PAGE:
Tag Archives: health

Smell the coffee, make a difference

If you click the picture a charming video plays. Please take a couple of minutes to watch. I think this makes an effective point, and one with which I agree. These days I make sure to spend time smelling the coffee, so to speak. For years I rushed, head down, trying to do good stuff. When my parents died I realised how much I had missed and how much I had made other people miss in my hurry to be good. In my hurry to be good I had been, perhaps, less effective. Now I take time to sit on my front steps and watch the birds in the sky and listen to their songs; I watch people as they hurry by, perhaps missing things too; I watch the clouds and wonder how to paint them properly and then go and try; I smell the earth. I still make a difference sometimes, and still try to be good: I work doing things I believe in with people I admire and respect, but I don’t do it exclusively any more. I also choose words for stories, colours for paintings, actually hear the music I am playing. My life is the better for it and I think I make a better difference now. Working smarter not harder is a cliche, but it is a cliche because it makes sense. I just wanted to share the point…If you have some interesting work, let me know. I am your woman.

 

Brexit. Trump. Strictly. No, don’t click me away! Bear with.

Cards on the table, I don’t much like the tellybox. I watch, occasionally, stuff like Railway Journeys with Portillo, or that wonderful Canal programme with Timothy and Prue, but on the whole most of it passes me by. Most of what I do see is caught accidentally when the rest of the family are watching and I stumble into the room on my way somewhere else. However, I have become surprisingly interested in Strictly Come Dancing this last couple of series – maybe it’s because I remember watching the original all those years ago, usually with an altered state of mind which helped.

Bear with…….

This year has been in interesting year for anyone with half an eye on politics. We have, allegedly, seen a rise in the proletariat offering a bit of a slap to the people who have seeped and dribbled into offices of power and decided they know best. Not only that they know best but that the proles know nothing and need to be kept in their place. Our place. To that end, arguably, Education and Health, and to a large extent the Criminal Justice System and Housing, have been morphing in recent decades, leaving behind much of the social construct and responsibility that most of us value and developing a profit motive that no longer has to try to hide. Priorities in socially important organisations changed of necessity – it was do or die –  and in part that has been supported passively by people still believing that someone with a lot of money and a private education knows better than them. Pair that with the desperate need of many to simply keep body and soul together leaving little time to be involved in much else and a consistent lowering of expectations and we have a perfect storm of passivity and fatigue that allows people who do have the time and money (and the networks developed at school and Uni and by family connections) to buy a pathway into power. I mention no names…….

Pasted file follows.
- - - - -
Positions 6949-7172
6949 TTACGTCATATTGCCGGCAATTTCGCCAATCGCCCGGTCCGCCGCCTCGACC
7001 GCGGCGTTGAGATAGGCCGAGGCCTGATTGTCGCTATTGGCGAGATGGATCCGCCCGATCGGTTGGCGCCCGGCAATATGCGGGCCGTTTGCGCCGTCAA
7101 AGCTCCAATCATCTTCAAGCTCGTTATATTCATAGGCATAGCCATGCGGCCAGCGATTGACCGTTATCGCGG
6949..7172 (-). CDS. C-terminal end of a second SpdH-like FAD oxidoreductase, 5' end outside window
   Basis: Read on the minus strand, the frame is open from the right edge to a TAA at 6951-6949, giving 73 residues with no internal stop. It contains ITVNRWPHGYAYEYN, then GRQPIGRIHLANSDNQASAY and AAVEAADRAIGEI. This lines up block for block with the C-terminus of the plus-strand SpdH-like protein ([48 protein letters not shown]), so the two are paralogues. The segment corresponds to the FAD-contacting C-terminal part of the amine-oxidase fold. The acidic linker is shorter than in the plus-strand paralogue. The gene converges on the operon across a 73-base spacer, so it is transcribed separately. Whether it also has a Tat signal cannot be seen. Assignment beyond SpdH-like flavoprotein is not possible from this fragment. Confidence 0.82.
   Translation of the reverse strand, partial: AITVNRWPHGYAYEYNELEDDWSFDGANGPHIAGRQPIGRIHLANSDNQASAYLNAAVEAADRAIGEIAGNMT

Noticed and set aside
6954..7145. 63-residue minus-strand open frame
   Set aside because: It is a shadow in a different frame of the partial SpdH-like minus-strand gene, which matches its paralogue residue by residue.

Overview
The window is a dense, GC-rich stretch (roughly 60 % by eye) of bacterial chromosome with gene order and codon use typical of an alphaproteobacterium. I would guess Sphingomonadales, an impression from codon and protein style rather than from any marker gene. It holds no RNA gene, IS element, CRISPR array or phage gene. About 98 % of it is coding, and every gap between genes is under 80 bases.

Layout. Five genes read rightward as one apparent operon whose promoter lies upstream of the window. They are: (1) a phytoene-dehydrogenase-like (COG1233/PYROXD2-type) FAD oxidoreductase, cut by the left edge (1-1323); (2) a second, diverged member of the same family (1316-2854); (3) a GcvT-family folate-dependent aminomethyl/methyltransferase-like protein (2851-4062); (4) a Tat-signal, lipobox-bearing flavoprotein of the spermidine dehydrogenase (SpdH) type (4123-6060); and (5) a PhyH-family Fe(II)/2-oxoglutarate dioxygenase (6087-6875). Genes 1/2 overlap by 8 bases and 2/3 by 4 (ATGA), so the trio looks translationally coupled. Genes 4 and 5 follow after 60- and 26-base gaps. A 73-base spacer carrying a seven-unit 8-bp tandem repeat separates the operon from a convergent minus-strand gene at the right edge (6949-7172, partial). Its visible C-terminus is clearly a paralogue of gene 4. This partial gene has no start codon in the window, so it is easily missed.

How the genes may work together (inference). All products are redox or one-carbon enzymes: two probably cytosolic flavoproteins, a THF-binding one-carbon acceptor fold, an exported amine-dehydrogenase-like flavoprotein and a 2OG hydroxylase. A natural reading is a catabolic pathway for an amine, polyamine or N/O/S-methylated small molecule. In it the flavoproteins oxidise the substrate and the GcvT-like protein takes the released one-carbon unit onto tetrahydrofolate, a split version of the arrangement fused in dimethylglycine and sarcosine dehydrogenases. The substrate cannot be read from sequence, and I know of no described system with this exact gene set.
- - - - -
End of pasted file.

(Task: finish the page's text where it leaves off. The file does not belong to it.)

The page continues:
And then came 2016. Hands up who approached 2016 thinking “Thank Goodness 2015 is over, what a year, it can only get better”…..? Yes, well that went well, didn’t it? Apart from lots of lovely people dying who had created my history and the musical and artistic backdrop to my youth, we also had Brexit and Trump. Divisions created deliberately by the powerful to conquer the masses led to the very public murder of one woman, an increase in the confidence of people with shameful attitudes, a legitimising of all kinds of isms from ageism (the older generation have spoiled things for the young/the young don’t understand the issues) through racism (go back to where you came from/who will you blow up next) and a general atmosphere of mistrust and hatred. Conversation was replaced by brick throwing and chanting, voting was seen as an act of defiance rather than an inalienable right and duty and more people voted for Brexit than at any General Election for years. Public dissatisfaction with politicians who fiddle expenses and despise their electorate was having some practical results. Trump had already hopped onto the bandwagon and shamelessly – alongside some of his opponents and supporters – traded insults and lies rather than debate and detail, whipping up his gang to hatred of others, violence, intolerance and a lack of facts. Taking mansplaining to a whole new level, and behaving publicly in a way that many parents would justifiably have slapped their children for, he set new and deeply unattractive guidelines for public debate and demeanour. In both of these events we witnessed the powerless grasping onto something over which they believed they had some control, a new experience for many. In reality the power and control remained exactly where they already were but the illusion of influence was conferred, more expertly in some areas than in others. That precious vote, hard won by ordinary people over the years, wrestled from the wealthy and powerful and certainly not given freely by them, was being manipulated to support the very people who stood to gain most. And that, Ladies and Gentlemen, is politics in the 21st Century. Ordinary people are encouraged to think they have had enough of the elite – by some of the elite – in order to get them to vote for the elite.